Sympathetic and nonjudgmental: Memoirs from Transylvania

This is the beginning of a beautiful readership:

Escaping Transylvania to the World

From the Romanian Gulag to Old and New Cultures – Memoirs


By Olga Lazin


How the University Really Worked in Romania


In 1963 when I was born in Transylvania, the “golden age” of socialism was in full “progress”.


Transylvania belonged to the Kingdom of Hungary (Transylvania) as part of the Austrian-Hungarian Empire[.After World War I, in 1918 Transylvania became part of Romania again. In 1940 Northern Transylvania reverted to Hungary as a result of the Second Vienna Award, but Romanian queen Maria successfully reclaimed it after the end of World War II.[1]


All of Romania was seized for its oil by Nazi Germany (1940-1944), “liberated” by the “Soviet Union” (1944-1947), and “re-liberated” to become the Popular republic of Romania (under USSR remote control) as the Cold War was beginning to freeze the Iron Curtain into to place.


The first “president,” Gheorghiu-Dej (1965) ruled as puppet of Moscow, but when he died, his Sec Gen of the Communist Party of Romania, Nicolae Ceausu, was elected as the second “president” (1965-1989), shifting his savage dictatorship into a harsher “nationalistic Gulag” than known in the USSR.  At the end of 1994 the Russian military organized “presidential” elections of “people’s committees” in the region.[2] The end of the war occupied some formerly Romanian northeastern territories occupied by the Soviet Union, with Red Army units stationed on Romanian soil. In 1947 Romania forcibly and ironically became a People’s Republic (1947–1965) after the rise of the Iron Curtain.

For two decades I neither understood the dimensions of tragic situation of Transylvania (located in northeast Romania on the Ukrainian border), nor did I understand that I would have to escape the Gulag of Romania by the skin of my teeth.

For peoples of the world Transylvania seems to be a far away place, where most people know the werewolves and vampires have been rumored to roam and lurk in nature. In the imagination of people everywhere, whose beliefs are soaked in mystical folklore, even today it is hardly possible to have a rational conversation on any subject matter, without recourse to the riotous imagination of the folks. Most occupying forces never understood either the culture of the Romanian people or the distinct culture of Transylvania.

Naturally I am a bi-national citizenship, but without belonging to any of the two countries. Summoning my unconsciousness to write this autobiographical piece, I need to reaccustom myself to thinking of the distinct cultures of the region.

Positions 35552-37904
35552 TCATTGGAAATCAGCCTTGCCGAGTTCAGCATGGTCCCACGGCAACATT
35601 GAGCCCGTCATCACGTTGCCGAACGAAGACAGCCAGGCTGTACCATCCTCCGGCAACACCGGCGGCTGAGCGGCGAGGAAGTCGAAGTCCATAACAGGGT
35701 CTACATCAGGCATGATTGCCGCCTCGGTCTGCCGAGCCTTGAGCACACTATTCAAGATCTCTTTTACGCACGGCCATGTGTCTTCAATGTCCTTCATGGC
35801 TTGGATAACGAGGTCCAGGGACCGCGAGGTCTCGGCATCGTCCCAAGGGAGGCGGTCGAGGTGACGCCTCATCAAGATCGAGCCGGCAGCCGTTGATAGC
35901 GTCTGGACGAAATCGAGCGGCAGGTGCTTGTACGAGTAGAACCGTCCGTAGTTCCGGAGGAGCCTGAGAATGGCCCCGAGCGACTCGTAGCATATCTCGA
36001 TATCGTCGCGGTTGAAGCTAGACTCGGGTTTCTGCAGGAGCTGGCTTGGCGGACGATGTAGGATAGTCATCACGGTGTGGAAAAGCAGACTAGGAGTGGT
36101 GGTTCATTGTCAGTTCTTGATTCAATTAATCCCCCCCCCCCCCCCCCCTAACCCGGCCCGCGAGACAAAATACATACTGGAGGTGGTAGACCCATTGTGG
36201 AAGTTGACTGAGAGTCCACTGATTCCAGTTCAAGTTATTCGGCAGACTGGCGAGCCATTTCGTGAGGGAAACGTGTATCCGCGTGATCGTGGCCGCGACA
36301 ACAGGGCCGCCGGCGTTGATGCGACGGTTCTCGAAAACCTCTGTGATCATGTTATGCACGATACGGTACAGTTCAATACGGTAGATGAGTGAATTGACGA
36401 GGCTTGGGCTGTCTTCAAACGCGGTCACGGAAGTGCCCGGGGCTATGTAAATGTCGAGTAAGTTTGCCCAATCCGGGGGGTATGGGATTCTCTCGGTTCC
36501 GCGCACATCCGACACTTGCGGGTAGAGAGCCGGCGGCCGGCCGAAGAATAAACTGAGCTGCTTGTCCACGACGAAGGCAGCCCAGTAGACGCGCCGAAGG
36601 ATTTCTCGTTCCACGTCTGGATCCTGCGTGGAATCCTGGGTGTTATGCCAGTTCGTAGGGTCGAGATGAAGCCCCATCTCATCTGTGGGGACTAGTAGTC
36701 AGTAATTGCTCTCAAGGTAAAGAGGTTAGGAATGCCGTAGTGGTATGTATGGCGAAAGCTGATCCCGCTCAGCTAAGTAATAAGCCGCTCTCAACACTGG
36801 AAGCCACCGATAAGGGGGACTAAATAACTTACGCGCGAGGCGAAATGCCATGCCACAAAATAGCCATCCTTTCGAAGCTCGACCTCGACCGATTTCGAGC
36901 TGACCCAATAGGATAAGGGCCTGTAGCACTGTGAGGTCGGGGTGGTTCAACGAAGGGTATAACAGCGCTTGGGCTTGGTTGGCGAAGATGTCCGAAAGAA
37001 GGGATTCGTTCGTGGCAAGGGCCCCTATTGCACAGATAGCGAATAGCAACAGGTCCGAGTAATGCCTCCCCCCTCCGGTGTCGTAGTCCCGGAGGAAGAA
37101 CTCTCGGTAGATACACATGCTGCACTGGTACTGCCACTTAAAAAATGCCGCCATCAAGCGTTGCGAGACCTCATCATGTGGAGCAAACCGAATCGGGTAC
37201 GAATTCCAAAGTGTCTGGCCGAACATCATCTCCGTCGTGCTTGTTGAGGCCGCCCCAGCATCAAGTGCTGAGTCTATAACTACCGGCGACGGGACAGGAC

The population consisted of RomaniansHungarians (particularly Székelys) and Germans.

These languages are still being spoken on the Territory of Maramures County, including Rroma, or the Gypsy language. I always liked and loved the Romanian language, so I decided to become a Professor of Romanian Language and Literature.

I was admitted to the University in Cluj, in the heart of Transylvania in 1982, Philological section (Linguistics here in the West). The professors, started reading the mounds of new Decrees every day, which made me laugh, and staff of the university was suspicious of me not believing their “expose” in the classrooms. Professors were trying to befuddle us with words from a wooden language, totally bent toward twisting our brains into confused submission. Professors, securitate officers acting as sweaty bureaucrats, uneducated idiots trying to tell us what to think. Not one professor asked us, “What do you really think, all of you?” Each professor had their favorite students and made sure they pointed it out in class, stifling any competition, and showed openly their favoritism or nepotism, chose your garden variety.

When I reached 22 years, I started being argumentative, and started criticizing professors, esp. the history professor. I was getting so sick at academics yelling at us, and being forced to do the military service as a woman in the academia. After all, Americans were coming to take away our socialist country.

We couldn’t t buy books in English, and I was an English major.

We couldn’t talk to foreigners, and the atmosphere was dreadful in classes. Speech was not free; one couldn’t argue in class, or make any real analysis or debate. You had to regurgitate what they were telling you, and read whatever was there in the old books stacked in the communist library.

Nobody underwent this type pf frustration.

Finally I decided to leave in June 1986, and traveled to the border, as well as paid a smuggler to take me to Yugoslavia. My mother was so confused by the propaganda, that she started crying when I was freed from prison, feeling very emotional after the death of the nation’s father, Ceausescu.